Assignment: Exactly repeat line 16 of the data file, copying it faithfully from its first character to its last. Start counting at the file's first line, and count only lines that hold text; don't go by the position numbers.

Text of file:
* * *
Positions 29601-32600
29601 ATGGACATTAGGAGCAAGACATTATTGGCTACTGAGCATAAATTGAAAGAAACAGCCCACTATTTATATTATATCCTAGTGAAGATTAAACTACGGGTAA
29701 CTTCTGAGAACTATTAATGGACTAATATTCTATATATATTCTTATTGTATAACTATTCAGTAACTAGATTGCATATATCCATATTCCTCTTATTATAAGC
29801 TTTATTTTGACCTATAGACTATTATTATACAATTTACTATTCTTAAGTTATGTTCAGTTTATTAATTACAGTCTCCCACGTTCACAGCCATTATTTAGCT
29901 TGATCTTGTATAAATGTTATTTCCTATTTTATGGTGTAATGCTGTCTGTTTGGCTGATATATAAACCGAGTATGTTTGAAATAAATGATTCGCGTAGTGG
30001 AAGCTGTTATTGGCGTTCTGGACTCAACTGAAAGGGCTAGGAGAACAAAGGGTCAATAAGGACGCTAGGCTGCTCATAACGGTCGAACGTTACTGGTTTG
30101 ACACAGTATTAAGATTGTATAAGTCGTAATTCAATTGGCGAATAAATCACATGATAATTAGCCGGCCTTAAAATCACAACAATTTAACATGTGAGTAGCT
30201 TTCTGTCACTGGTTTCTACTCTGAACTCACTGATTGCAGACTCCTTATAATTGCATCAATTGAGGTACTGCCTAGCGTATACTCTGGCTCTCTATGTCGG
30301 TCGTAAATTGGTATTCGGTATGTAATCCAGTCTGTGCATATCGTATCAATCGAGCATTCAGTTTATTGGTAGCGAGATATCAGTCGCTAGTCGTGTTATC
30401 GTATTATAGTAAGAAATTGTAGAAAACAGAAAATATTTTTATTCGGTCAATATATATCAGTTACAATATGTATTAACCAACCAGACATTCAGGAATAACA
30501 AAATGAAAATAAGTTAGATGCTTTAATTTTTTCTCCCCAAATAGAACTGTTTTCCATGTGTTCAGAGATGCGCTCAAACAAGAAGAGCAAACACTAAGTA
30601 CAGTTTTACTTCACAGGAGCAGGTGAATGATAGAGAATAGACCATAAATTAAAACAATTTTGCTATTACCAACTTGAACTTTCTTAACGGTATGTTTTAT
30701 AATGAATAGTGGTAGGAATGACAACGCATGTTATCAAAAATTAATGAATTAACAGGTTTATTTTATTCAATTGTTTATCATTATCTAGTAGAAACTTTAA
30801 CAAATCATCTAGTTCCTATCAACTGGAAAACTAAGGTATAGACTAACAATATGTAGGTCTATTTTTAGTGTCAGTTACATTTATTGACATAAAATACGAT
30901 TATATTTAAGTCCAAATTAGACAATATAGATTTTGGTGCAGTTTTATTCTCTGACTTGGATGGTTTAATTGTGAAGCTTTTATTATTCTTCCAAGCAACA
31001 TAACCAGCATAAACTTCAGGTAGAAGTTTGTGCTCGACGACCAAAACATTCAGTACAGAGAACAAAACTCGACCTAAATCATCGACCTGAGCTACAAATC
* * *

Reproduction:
31001 TAACCAGCATAAACTTCAGGTAGAAGTTTGTGCTCGACGACCAAAACATTCAGTACAGAGAACAAAACTCGACCTAAATCATCGACCTGAGCTACAAATC